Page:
DotSpatial 1.7 requires and extra line of code to display the default buttons in the header control. InstantiateSnippet

new DotSpatial.Controls.DefaultMenuBars(appManager1).Initialize(appManager1.HeaderControl);
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Finding and Installing the WebMap Extension

Introduction

DotSpatial is an open-source project that contains controls which can be used to manipulate and display geographic information. MapWindow 6 is a thin wrapper around DotSpatial. This article explains how to locate, download, and use the WebMap extension. Some extensions are included by default with DotSpatial builds while others can be found in the Extension Manager.

Downloading DotSpatial

This article is based on DotSpatial 1.0 Release — Minimal located on the downloads tab at http://dotspatial.codeplex.com

Using the Extension Manager

Launch the Extension Manager (from the File menu).

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The Extension Manager will probably be greatly improved at some point and include a search feature. Presently, there is a short list of extensions we can view on the Online tab. Select the DotSpatial.Plugins.WebMap extension and click Install.

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The application status bar informs us that the extension is downloading. Once the installation completes, we can see it appear on the Installed Extensions tab. You will also note the addition of two drop down controls on the toolstrip:

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If you want to see the files that were created on disk, click Show Extensions Folder. This will open explorer to a location similar to %appdata%\DemoMap.exe\Extensions\Packages

Using WebMap

Select the Bing Street Map from the first drop down and click the zoom tool.

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As we zoom in, the extension displays a properly resized basemap from the nearest available zoom level. Feel free to contribute code that creates an option to snap to zoom levels!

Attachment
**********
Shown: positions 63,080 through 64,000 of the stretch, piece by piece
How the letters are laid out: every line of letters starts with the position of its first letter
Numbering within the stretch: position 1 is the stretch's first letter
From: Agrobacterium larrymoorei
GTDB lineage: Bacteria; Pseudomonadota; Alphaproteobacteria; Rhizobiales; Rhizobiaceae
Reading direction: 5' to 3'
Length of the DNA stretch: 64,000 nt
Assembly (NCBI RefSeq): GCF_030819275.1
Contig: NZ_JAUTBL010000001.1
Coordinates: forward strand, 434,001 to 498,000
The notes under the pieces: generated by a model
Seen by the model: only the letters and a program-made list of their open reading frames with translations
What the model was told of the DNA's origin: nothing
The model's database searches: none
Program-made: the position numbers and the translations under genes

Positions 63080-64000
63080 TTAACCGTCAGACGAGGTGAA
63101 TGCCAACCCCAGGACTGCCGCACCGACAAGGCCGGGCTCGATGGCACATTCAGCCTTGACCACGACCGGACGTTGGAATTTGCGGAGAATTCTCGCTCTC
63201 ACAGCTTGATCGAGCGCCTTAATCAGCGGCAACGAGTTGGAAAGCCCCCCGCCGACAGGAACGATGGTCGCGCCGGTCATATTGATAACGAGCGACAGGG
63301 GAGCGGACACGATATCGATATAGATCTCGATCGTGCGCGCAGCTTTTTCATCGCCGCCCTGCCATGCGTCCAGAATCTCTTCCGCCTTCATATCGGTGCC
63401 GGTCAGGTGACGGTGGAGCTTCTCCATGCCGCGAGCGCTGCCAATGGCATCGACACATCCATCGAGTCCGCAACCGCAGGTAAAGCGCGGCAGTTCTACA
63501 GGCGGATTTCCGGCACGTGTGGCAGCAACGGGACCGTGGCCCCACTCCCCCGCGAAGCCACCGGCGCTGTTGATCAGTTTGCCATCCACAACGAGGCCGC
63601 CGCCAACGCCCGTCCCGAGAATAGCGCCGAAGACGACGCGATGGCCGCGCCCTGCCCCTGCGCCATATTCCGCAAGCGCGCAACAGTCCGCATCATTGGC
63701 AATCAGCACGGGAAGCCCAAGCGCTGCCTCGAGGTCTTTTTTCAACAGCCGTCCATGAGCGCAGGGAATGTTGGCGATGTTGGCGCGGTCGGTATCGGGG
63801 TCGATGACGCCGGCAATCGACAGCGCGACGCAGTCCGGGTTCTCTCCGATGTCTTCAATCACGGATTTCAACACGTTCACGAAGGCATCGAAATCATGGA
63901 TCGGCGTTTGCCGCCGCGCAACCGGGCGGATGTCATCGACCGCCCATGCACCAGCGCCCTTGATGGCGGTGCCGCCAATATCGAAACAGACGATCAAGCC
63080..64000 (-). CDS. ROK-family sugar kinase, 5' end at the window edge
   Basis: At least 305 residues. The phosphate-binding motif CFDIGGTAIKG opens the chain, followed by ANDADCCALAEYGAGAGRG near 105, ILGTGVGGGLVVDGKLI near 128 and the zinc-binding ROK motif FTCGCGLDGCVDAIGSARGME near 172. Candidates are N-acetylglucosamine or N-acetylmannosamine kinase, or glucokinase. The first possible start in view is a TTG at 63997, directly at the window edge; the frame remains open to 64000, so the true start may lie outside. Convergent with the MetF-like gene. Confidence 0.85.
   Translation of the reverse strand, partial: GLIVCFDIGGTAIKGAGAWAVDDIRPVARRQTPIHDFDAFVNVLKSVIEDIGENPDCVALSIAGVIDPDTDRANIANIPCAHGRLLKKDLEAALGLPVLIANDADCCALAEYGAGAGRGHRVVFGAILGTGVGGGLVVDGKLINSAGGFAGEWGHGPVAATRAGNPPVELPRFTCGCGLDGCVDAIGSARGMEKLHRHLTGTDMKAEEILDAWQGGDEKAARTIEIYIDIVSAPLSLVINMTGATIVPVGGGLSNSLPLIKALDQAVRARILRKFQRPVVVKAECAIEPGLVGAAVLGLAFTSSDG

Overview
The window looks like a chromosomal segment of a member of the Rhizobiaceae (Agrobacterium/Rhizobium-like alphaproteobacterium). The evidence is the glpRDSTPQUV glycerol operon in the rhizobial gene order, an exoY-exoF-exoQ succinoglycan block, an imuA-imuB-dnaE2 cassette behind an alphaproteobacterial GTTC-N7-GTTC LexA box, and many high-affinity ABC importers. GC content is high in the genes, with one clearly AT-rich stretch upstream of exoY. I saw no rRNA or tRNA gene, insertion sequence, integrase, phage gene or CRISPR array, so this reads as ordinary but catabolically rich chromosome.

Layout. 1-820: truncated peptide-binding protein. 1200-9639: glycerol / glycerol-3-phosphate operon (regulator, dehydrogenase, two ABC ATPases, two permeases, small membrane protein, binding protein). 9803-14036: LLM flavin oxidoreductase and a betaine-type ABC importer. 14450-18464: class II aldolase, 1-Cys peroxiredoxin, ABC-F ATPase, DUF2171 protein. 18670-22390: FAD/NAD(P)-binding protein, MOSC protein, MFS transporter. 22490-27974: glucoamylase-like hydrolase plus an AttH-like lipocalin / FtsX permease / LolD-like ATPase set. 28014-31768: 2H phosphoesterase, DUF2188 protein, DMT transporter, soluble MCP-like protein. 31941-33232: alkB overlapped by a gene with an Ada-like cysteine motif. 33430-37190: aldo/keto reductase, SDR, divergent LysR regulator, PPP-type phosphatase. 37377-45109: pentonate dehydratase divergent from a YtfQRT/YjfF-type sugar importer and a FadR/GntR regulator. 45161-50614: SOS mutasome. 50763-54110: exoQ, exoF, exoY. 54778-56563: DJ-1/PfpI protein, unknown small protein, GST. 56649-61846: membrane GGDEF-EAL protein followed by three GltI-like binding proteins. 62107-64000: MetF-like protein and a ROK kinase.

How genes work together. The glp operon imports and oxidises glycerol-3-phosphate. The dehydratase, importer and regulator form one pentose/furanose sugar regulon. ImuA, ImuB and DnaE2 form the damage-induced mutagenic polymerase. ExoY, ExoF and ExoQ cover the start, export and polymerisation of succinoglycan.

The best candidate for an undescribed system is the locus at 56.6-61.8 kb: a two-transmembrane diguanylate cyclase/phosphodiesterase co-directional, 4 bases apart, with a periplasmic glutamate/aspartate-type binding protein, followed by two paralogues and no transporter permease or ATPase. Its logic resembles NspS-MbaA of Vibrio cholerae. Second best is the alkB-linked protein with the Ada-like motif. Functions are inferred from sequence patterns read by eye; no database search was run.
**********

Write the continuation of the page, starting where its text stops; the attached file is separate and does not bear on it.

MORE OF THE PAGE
How to Create an Extension for DotSpatial Desktop Mapping GIS

Introduction

DotSpatial is an open-source project that contains controls which can be used to manipulate and display geographic information. This article explains how to create a DotSpatial extension by using the online template. Though this template is for C#, you can do something similar in other .Net languages.

Downloading Visual Studio

There are several free IDEs available, namely SharpDevelop, MonoDevelop, and Visual Studio Express. None of these presently support the template, however, so you’ll need Visual Studio Professional or better. Notably, Visual C# 2010 Express should support this template if NuGet becomes available.

Creating a New Project

Start Visual Studio 2010 and open the New Project dialog (File, New, Project…). Click the Online Template Tab and search for DotSpatial.

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Select the DotSpatial Plugin Template from the list of results, name your project and click OK.

After accepting any applicable license agreement, the template will download and install and your project will be created.

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Once you have initially downloaded and installed the template, you can create new projects using this template without going online and searching. It will be listed along with your other installed templates. Also, if we update the template, you may be prompted by Visual Studio to update your copy of it.

Customizing the extension

The advantage of creating an extension is that it can be published to the public extension feed or opened in any supported application, such as MapWindow 6.

Let’s modify our extension so that it shows the number of layers presently open.

The code corresponding to the extension is in MyPlugin1.cs. Open this file and change “My Button Caption” to “Show Layer Count”.

Replace the comment in the ButtonClick event handler method with code so that a progress message is displayed when the menu item is clicked:

public void ButtonClick(object sender, EventArgs e)
{
    string message = String.Format("Number of Layers: {0}",
        App.Map.Layers.Count);
    App.ProgressHandler.Progress(null, 0, message);
}

Building and running

The template contains a number of NuGet packages and a sample executable so that you can build and run your project without any further ado! (Debug, Start Debugging) The plugin will be copied to the appropriate directory and you will be presented with a sample legend, toolbox, and map configuration.

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Feel free to drop a layer onto the map or click the menu item that was created.